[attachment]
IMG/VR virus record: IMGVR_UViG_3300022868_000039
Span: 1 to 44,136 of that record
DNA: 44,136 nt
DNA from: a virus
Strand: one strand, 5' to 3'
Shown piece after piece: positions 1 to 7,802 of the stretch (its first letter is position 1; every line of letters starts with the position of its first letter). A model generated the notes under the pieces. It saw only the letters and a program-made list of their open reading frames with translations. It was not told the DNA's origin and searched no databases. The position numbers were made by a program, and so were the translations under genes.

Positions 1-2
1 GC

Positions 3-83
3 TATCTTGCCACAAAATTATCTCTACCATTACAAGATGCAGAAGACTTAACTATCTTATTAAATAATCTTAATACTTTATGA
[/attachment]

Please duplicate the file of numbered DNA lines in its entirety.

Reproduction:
IMG/VR virus record: IMGVR_UViG_3300022868_000039
Span: 1 to 44,136 of that record
DNA: 44,136 nt
DNA from: a virus
Strand: one strand, 5' to 3'
Shown piece after piece: positions 1 to 7,802 of the stretch (its first letter is position 1; every line of letters starts with the position of its first letter). A model generated the notes under the pieces. It saw only the letters and a program-made list of their open reading frames with translations. It was not told the DNA's origin and searched no databases. The position numbers were made by a program, and so were the translations under genes.

Positions 1-2
1 GC

Positions 3-83
3 TATCTTGCCACAAAATTATCTCTACCATTACAAGATGCAGAAGACTTAACTATCTTATTAAATAATCTTAATACTTTATGA